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Sunday, May 20, 2012

Getting that block-bursting story at all costs

By Dennis D. Muhumuza

In Summary:It’s a real-life book every Ugandan journalist should read to learn a thing or two about exposing societal rot.

Imagine a bunch of reporters opening a swanky bar targeting city authorities so they can eavesdrop and expose their excesses! In a small city like Kampala, it would be easy to burst the ruse seeing that almost everybody knows everybody. But in a place as vast as Chicago in the United States, the scribes pulled it off, and that’s what The Mirage is all about.

It’s February 1976 when Chicago Sun-Times Editor James Hodge asks reporter Pamela Zekman if she has any investigative projects in mind. Zekman has heard about the massive corruption that small-business owners have suffered and has long wanted to expose it first-hand.

“We’re always getting complaints about the shakedowns, and payoffs in this city…” she tells her boss. “If we owned a tavern, we could be there when it happened. We could see how the system actually works. We could photograph it; get down on paper once and for all…”

Social corners
Though costly, the idea is irresistible. Bars are where people tippled and discussed life in the big city. “There was no telling what a newspaper might discover if it owned a tavern for a few months. It was the chance to lay open the system, document it. Photograph it. Maybe even help reform it.”

So when the ‘Mirage Watering Hole and Pub’ is open, the Chicago Sun-Times is in business! Its journalists are the bartenders. Even the repairmen are “photographers headed for a hidden loft.” But can they sustain their cover before their sensational story breaks? As “Chicago was the city of the Front Page, everybody was on the lookout for good stories to steal. And the smallest slip –a bit of gossip, a lost memorandum, an overheard conversation, a misdirected telephone call –could easily wreck months of effort.”

In 255 pages, the authors Zay N. Smith (‘Norty the Bartender’) & Pamela Zekman (‘Pam the Barmaid’) tell about their novel experience. They are so determined to succeed that Norty joins a ‘professional bartenders school’ where the curriculum included five days of intensive “mixology”. He learns recipes for more than 85 drinks, attends lectures on wine history, and the basic rules of customer service, which include among others, to stand back when there is a fight so you won’t get sued. He even learns about hidden tricks: “bartender tax fraud, shakedown etiquette, routine thievery, insurance cheating, fraudulent advertisement, and short pours for unsuspecting customers plus “short-shotting the customer” i.e. giving him less liquor in his mixed drink than he paid for.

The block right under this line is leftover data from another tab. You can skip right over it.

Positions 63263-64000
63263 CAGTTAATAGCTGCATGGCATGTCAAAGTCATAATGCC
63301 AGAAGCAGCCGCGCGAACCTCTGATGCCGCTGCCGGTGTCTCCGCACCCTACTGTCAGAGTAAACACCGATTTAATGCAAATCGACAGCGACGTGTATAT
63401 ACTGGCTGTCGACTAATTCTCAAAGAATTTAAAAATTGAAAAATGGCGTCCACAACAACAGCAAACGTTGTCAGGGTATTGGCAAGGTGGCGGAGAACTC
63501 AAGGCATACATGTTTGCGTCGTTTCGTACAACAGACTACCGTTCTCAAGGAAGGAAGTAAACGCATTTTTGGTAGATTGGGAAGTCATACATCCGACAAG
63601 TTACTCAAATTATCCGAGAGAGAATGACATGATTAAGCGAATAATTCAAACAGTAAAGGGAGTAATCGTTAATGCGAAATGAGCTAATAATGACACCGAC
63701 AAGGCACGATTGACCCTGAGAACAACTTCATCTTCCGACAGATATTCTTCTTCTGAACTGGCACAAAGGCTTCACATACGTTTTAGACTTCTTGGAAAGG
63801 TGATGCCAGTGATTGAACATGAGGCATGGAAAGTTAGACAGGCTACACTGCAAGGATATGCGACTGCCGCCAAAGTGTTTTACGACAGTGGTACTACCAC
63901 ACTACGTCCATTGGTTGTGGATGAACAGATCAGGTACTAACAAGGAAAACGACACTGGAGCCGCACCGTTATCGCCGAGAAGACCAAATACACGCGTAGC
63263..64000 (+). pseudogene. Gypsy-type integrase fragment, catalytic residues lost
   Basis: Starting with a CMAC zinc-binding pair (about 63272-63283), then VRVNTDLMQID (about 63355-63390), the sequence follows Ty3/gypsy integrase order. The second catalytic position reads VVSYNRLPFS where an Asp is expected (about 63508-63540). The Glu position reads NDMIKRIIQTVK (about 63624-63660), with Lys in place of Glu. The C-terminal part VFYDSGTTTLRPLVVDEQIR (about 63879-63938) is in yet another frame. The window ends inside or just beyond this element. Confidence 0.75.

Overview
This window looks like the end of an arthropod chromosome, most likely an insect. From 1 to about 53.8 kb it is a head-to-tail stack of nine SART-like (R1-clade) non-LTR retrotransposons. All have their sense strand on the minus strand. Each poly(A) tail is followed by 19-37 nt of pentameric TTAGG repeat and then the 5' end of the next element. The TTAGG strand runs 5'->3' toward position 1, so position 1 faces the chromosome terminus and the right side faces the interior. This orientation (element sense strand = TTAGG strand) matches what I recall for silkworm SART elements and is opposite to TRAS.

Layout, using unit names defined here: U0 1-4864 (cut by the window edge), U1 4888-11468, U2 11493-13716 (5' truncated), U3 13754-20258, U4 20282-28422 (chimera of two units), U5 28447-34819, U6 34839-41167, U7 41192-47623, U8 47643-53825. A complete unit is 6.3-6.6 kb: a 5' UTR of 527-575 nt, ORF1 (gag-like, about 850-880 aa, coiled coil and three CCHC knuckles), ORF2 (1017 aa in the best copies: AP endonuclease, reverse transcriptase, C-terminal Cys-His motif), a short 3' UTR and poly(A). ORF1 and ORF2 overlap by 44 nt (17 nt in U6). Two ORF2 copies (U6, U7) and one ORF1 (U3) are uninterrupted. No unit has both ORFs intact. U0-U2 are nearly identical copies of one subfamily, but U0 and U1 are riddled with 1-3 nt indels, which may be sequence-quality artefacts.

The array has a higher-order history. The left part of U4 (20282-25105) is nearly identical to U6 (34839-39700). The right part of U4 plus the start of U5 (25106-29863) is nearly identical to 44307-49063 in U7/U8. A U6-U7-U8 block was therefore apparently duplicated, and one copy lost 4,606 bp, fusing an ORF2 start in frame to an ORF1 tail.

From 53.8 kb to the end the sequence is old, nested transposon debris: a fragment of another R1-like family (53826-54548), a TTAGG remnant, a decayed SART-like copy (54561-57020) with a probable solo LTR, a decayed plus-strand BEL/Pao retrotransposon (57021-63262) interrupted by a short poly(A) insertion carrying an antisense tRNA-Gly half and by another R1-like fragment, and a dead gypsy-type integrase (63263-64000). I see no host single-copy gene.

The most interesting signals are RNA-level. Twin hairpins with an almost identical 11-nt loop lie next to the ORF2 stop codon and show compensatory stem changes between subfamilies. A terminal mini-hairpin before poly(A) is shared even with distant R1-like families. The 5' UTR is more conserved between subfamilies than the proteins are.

In this hilarious account, you get to meet Mr Fixit (Phillip J. Berasch), “an established Chicago corruption broker, thriving on a package deal of tax fraud and fixes. He revels in teaching his clients how the system works, “This is how it works. Everybody knocks it down. Everybody chisels it down…they slice it off so they won’t have to pay their sales tax and federal tax…” he likes to say.

Hunting down corruption
It’s also not long before the investigators find out that “in Chicago they didn’t have to look for corruption, corruption looked for them. City inspectors examining the bar’s unashamed violations of health, fire and safety standards were always eager to work things out unofficially “for a small fee”.

Firemen would come into the Mirage selling tickets to golf tournaments when they should have been on active duty in the city that has the highest rate of death by fire in America. Accountants openly bragged about their ability to skim as much as 70 per cent off the top of the profits without the government noticing.”
They also learn through scores of interviews that “tavern tax fraud wasn’t a sometime thing, limited to an occasioned Mr Fixit. It was a regular trick of the trade –a felony that had become a tradition. Everybody kept saying that everybody did it. The big skim was costing the state tens of millions of dollars.”

When the Sun-Times serialises the mind-boggling discoveries, the city is electrified. The “matchless journalistic sting was a scandal that shook the municipal government; an exposé that gained world attention, and, now, one of the most entertaining books that serious reporting has ever produced.”

--Sunday Monitor, May 20, 2012